Flows have held steady around 100 cfs in Eleven Mile Canyon but we are starting to see flows gradually increase thanks to a 30 cfs bump on the Dream Stream. While it won’t enough to dramatically alter trout behavior, it will give trout an opportunity to spread out a bit more and provide anglers some relief when navigating thick underwater vegetation. As flows increase, trout will respond to larger offerings such as leeches, worms, caddis larva and searcher patterns. Patterns such as olive leeches, San Juan Worms, Buckskin Caddis, Pheasant Tails and red Copper Johns are productive lead patterns. Midge and baetis larva patterns are alternative lead options if trout don’t respond to the big stuff. For your trailer, midge pupa patterns are productive throughout the day but really shine during the morning and evening. During the afternoon, baetis emergers are key. If you notice caddis activity in the late afternoon, consider trailing a Graphic Caddis or Sparkle Pupa. Absent a hatch, targeting pronounced pools, runs, pockets and riffles with a nymph rig or dry dropper is the most effective approach. As far as surface activity is concerned, trout are looking up for midges, BWOs and caddis. BWO hatches were particularly productive this week due to overcast skies but with clearer skies in forecast, baetis emergers will out produce dry flies.
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The Eleven Mile section of the South Platte is a gorgeous stretch of river that offers anglers amazing fishing year round. The canyon experiences some great hatches throughout the warmer months and because it's a tail water, it can be fished in the winter. As you explore this river you'll notice that it has blended characteristics of the Cheesman Canyon and Deckers sections of the South Platte. While the best fishing usually occurs within two miles of the dam, the road that parallels the river makes it easy to jump in and out of the car to explore different sections. Eleven Mile has quickly become one of our favorite places to fish.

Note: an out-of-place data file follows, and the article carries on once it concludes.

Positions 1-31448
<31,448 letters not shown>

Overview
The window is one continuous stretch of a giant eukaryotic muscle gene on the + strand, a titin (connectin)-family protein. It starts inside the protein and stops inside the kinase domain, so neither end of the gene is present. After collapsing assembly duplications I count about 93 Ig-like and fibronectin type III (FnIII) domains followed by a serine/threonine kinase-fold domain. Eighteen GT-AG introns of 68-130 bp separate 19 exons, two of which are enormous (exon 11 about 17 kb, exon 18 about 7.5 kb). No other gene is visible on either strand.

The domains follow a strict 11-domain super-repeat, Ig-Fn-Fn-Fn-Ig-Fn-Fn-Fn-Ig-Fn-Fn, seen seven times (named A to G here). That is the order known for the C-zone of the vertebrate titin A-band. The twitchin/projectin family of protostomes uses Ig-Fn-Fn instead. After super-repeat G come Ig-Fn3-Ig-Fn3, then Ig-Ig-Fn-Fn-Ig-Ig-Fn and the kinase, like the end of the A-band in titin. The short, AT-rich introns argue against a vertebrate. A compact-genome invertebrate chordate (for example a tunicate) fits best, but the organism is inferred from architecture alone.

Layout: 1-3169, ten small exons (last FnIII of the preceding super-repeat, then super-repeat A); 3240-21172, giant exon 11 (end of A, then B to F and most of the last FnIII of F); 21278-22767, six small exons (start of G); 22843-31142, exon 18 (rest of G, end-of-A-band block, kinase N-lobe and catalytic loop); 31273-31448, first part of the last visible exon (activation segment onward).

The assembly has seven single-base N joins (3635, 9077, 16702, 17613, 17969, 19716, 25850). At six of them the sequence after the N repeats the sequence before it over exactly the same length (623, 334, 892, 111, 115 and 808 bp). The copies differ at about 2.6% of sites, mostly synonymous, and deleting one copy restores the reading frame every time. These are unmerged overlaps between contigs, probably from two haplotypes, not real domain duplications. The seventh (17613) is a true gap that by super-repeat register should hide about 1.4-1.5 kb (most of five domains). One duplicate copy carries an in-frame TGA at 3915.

The Eleven Mile stretch of the South Platte offers a wide range of features that caters to any style of fly fisherman. The canyon sections of the river provide deep pools for the streamer junkie and the nymph fisherman who likes to sling around a lot of weight and drift flies down deep to try and catch a picture worthy fish. Other sections of the river remind us more of Deckers with medium depth riffles, runs and tail outs. Considering this section is a tail water, the standard South Platte flies are the way to go. Classic examples are size 18 - 24 RS2's, Top Secrets and Zebra Midges. Other than the beauty, our favorite part about this river is it's ease of access and the ability to fish 2-4 sections in a day. Our favorite thing to do is drive up close to the damn, fish a quarter mile section, jump back in the car and move down river until we find another quality section to fish. No need to haul around a big back pack either! With the road so close to the river, you can access your lunch and river beers with ease!
The Eleven Mile section of the South Platte river is easy accessed from County Road 96. County Road 96 is a dirt road that starts in Lake George and runs along the river up to the dam. The road consists of pull-offs and designated parking lots making it easy to jump in and out of the car to fish different sections of the river. One thing to be aware of is the $7 entrance fee that needs to be paid to enter the canyon. Plan on bringing a check or cash to pay this fee.